An Investiture is the very special day when someone who has been awarded an honour receives their award in person from The Queen, or a Member of the Royal Family. The investee visits a Royal residence, usually Buckingham Palace, with members of their family, to receive their insignia.
Where and when do Investitures happen?
A list of Honours, recognising outstanding achievements, personal bravery and services to the UK and British Overseas Territories, is published twice a year by the Cabinet Office: at New Year in June to mark The Queen's official birthday. The presentation of the award insignia - or medals - however, happens at Investitures throughout the year.
Around 30 Investitures are held each year, and over sixty recipients attend each ceremony, either in the Ballroom at Buckingham Palace, or in the Waterloo Chamber at Windsor Castle. Investitures also happen occasionally at the Palace of Holyroodhouse in Edinburgh, or overseas during State or Royal visits.
Investitures are hosted by The Queen, The Prince of Wales, The Duke of Cambridge and occasionally The Princess Royal.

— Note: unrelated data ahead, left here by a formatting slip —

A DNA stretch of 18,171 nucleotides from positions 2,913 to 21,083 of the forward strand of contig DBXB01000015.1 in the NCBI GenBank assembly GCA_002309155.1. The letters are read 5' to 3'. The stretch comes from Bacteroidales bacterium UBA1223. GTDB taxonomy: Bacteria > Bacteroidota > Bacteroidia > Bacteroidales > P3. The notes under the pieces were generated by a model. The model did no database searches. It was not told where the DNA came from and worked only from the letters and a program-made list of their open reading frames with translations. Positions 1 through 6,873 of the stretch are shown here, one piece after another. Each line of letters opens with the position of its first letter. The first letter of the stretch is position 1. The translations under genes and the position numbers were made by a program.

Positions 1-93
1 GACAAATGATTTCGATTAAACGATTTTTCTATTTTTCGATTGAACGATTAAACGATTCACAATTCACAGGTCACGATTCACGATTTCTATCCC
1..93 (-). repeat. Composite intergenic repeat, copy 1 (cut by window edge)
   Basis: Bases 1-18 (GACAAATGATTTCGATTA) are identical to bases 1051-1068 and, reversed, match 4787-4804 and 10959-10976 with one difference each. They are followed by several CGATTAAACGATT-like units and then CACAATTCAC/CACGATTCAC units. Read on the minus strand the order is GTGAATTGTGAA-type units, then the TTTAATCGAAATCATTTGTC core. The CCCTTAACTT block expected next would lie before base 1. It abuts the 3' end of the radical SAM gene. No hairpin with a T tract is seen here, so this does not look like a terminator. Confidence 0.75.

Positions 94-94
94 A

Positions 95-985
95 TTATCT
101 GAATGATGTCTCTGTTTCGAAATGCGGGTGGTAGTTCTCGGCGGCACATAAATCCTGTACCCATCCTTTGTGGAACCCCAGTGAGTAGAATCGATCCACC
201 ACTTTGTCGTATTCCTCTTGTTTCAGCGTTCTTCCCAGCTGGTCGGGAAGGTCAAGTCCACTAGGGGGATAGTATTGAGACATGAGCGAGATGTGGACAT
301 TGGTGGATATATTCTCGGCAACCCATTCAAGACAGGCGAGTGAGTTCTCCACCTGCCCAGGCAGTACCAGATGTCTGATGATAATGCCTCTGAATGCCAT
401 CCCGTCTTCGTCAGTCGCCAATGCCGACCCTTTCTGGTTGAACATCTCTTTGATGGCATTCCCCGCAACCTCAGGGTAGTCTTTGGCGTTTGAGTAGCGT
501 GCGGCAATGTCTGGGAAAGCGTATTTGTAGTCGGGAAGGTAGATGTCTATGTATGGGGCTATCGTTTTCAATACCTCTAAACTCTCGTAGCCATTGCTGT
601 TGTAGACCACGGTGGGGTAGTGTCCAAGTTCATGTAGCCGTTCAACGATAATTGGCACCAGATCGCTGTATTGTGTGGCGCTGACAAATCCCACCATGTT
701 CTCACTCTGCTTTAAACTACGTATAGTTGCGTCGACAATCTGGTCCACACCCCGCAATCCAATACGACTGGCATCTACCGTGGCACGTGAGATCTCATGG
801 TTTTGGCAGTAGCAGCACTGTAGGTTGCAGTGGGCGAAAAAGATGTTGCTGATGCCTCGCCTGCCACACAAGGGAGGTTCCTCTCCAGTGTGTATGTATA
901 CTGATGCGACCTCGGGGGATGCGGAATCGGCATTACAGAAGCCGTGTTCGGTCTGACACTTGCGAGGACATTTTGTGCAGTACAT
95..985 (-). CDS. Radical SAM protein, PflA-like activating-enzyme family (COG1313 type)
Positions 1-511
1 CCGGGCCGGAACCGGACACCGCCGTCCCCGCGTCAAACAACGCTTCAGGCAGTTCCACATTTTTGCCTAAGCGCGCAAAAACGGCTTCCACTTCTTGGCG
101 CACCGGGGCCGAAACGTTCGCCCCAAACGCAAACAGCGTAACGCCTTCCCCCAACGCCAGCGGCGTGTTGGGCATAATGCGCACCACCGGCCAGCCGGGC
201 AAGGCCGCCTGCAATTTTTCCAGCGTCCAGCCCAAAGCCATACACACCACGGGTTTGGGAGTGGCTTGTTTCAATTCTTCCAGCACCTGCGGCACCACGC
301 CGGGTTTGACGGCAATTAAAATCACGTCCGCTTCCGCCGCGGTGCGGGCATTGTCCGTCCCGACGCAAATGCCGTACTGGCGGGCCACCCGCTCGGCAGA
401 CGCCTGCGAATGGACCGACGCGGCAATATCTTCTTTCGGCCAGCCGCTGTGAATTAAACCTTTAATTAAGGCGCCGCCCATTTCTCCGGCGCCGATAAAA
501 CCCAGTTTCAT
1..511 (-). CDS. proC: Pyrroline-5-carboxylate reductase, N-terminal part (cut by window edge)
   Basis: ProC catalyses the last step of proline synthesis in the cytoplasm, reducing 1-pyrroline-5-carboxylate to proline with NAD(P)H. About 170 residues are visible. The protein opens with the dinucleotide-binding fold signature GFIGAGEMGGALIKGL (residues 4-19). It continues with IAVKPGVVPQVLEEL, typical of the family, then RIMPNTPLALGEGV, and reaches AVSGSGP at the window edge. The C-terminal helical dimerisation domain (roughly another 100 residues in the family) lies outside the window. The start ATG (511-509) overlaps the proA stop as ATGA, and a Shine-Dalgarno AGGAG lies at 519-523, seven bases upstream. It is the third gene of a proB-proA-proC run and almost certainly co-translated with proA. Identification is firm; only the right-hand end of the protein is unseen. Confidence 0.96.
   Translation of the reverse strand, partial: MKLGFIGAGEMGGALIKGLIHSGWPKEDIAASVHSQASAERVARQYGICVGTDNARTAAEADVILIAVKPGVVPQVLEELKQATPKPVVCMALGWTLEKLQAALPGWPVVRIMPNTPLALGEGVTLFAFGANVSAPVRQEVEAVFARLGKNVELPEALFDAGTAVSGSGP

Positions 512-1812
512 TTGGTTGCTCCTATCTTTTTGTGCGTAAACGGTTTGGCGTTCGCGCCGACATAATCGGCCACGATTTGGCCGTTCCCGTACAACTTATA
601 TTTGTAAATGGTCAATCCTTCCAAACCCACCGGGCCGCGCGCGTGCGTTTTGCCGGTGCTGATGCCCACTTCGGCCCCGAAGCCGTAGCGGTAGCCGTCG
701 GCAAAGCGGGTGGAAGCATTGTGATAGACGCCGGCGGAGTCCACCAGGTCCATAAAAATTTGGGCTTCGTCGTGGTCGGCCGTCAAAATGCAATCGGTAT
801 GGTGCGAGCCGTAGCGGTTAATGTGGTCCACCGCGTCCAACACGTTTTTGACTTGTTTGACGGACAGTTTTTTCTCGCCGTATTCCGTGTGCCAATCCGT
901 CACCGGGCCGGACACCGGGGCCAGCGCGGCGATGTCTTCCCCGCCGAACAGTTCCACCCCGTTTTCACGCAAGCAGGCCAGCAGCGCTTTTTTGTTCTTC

What happens at an Investiture?
The Queen, or Member of the Royal Family hosting the Investiture, enters the room attended by The Queen's Body Guard of the Yeomen of the Guard. The National Anthem is played, and then the military band or orchestra continues to play a variety of music while the recipients are called forwards one-by-one, usually by the Lord Chamberlain. The Member of the Royal Family places the decoration on the person and congratulates them on their honour. Those who are receiving a knighthood kneel on an Investiture stool before The Queen to be dubbed.
What kind of honours are there?
The most well-known honours are probably MBEs and OBEs, but these are just a few of the titles that may be awarded at an Investiture. There are currently six different Orders of Chivalry and two Orders of Merit into which people might be invested at various levels, known as ranks. Awards for gallantry and distinguished service can also be presented to members of the Armed Forces and the Emergency Services. The Central Chancery of the Orders of Knighthood, a branch of the Lord Chamberlain's Office, is responsible for planning Investitures and organising the different insignia that are being awarded.
- The Queen enters the room attended by two Gurkha orderly officers, a tradition begun by Queen Victoria in 1876.
- The word 'investiture' comes from the Latin word for dressing, or robing, in reference to the formal dress with which an incumbent being invested with a throne or a very high rank might be adorned, as part of the insignia for that role.
- The sword with which The Queen dubs new knights belonged to her father, George VI.